Me: *Matter-of-factly* “Can I help you?”

This poor lad turned five shades of white.

Man: “I- I’m s-s-so sorry t-to disturb y-you!”

And he retreated quicker than a rabbit.

Thirty minutes later, a local deputy knocked on the door.

Deputy: “We got a report that you pulled a gun and threatened someone who came here.”

He knew me and knew that wouldn’t happen unless unavoidably necessary. My cameras showed only outside the house, not anyone inside the house at the door, so they didn’t show me. My cameras did, however, show this dimwit blowing past multiple signs warning people not to enter the property and him doing so anyway. The officer laughed, we chatted a while, and he left.

There have been no further uninvited visitors, and I still don’t know what he wanted.

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These People Sound Really Un-Stable

, , , , , | Working | CREDIT: MO11YY | December 15, 2020

I was like a lot of young girls; I loved horses. “That crazy horse girl” was me, and I was her. My parents weren’t rich, so when I got ten lessons at our local stables for my ninth birthday, I was ecstatic, and I literally fell in love. I saved up to ride more, and I always dreamed about becoming a professional horseback rider. But there was one catch: the owners of the stable.

They quickly saw my enthusiasm and, being a new yard knee-deep in work, they made an offer that I literally cried over with sheer joy. When I was ten, they said I could work there! So, I started working every Saturday and Sunday from 7:30 am to 6:30 pm and some days after school. But I wasn’t getting paid, and I actually still had to pay them for my half-hour group riding lessons on Saturdays.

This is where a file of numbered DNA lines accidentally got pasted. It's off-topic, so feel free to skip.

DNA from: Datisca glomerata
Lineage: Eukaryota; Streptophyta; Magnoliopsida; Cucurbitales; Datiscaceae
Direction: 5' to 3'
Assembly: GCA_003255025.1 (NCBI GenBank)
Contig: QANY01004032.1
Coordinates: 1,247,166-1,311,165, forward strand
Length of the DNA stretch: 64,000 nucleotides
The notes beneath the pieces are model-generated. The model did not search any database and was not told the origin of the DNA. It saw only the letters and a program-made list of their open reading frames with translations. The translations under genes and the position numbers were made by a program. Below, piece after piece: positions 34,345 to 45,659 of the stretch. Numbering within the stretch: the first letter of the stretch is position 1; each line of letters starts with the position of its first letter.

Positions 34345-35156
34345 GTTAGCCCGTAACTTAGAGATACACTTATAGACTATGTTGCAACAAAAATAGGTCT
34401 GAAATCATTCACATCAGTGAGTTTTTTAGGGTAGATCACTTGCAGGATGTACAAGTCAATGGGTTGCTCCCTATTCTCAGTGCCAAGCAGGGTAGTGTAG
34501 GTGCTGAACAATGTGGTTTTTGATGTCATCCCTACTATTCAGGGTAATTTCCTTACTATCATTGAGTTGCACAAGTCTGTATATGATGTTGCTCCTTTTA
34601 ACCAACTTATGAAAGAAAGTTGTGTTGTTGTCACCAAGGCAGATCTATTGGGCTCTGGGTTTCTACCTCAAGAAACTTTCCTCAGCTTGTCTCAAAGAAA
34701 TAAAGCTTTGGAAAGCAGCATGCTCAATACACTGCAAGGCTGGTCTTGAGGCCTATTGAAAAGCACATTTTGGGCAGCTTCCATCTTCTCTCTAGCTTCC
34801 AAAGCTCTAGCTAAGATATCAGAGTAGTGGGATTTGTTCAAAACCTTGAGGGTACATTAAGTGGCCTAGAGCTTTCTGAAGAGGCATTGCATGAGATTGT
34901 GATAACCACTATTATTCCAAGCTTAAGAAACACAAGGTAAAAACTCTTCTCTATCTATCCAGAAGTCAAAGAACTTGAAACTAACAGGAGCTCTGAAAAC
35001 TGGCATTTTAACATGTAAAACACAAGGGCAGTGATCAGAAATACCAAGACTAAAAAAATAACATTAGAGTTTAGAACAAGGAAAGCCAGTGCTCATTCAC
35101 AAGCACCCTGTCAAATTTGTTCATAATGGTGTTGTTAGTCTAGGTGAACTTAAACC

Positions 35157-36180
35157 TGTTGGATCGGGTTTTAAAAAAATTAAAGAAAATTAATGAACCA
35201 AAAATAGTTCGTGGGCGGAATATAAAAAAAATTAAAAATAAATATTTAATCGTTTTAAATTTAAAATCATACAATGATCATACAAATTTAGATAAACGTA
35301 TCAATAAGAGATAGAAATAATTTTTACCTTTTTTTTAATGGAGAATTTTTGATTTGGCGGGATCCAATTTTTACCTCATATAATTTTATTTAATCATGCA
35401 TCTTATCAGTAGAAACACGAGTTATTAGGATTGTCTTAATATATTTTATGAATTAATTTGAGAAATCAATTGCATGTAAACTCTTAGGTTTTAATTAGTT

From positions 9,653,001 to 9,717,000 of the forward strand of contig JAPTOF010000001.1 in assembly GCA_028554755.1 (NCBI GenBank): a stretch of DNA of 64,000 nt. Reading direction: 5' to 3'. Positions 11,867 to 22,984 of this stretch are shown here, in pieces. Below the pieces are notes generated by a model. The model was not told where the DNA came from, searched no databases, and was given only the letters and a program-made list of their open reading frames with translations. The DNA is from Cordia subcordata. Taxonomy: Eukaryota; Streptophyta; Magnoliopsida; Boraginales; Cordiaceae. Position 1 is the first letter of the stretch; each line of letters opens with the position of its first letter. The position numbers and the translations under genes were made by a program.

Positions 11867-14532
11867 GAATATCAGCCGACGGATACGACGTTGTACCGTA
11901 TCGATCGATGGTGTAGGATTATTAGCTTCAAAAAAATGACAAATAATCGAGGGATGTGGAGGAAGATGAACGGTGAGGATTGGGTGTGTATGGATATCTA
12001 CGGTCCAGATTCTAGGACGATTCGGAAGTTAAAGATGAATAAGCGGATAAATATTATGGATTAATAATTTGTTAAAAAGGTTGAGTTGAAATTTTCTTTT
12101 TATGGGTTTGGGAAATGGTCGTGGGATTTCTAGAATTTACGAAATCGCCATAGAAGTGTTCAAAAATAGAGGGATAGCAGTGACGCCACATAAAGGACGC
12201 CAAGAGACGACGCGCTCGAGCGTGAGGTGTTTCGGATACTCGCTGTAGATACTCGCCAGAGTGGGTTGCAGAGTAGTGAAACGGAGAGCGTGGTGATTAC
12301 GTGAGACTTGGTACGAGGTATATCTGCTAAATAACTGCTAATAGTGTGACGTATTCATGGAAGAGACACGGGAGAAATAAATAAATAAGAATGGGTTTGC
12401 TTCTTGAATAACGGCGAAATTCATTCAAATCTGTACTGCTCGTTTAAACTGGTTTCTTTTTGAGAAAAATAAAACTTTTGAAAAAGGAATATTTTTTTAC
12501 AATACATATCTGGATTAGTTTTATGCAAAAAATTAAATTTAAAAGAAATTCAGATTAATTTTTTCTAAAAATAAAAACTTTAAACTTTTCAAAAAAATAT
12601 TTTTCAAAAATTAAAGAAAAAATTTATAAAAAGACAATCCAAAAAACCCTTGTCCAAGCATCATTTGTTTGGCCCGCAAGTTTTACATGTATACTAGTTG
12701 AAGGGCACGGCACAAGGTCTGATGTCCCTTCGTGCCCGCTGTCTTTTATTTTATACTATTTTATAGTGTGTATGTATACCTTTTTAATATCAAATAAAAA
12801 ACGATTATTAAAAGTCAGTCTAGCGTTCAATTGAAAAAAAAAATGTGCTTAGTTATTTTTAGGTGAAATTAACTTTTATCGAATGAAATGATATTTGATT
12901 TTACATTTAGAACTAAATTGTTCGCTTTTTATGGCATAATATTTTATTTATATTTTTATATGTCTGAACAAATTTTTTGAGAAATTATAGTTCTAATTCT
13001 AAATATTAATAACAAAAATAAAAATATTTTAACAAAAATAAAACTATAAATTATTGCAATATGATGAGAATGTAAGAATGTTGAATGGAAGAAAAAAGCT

Not only was I working like a dog there, but they didn’t have any shelter for me and wouldn’t let me in their house. One winter was so bad that I sat in a stable and cried, trying to heat my hands up against a horse. I was an eleven-year old, freezing to death, and they wouldn’t let me in their mansion because I had “work to do.” The only toilet at the stables that I was allowed to use was in a rundown shed that had never been cleaned in the years I was there.

I got pneumonia; I developed hypothermia and I already had childhood asthma. I don’t remember a lot from that period of time, but I do remember going back to horse riding after recovering and getting yelled at for being away too long.

I was ignored, yelled at, and overall treated like crap, so my parents decided that at the very least I shouldn’t have to pay for lessons. Well, when I told the owners, they laughed at this and basically told me to f*** off, and I knew if I told my parents then I wouldn’t be allowed to go back. So, my parents stopped paying for lessons under the assumption I was getting them for free due to all my work, and I just pretended I was getting them when, in reality, I wasn’t.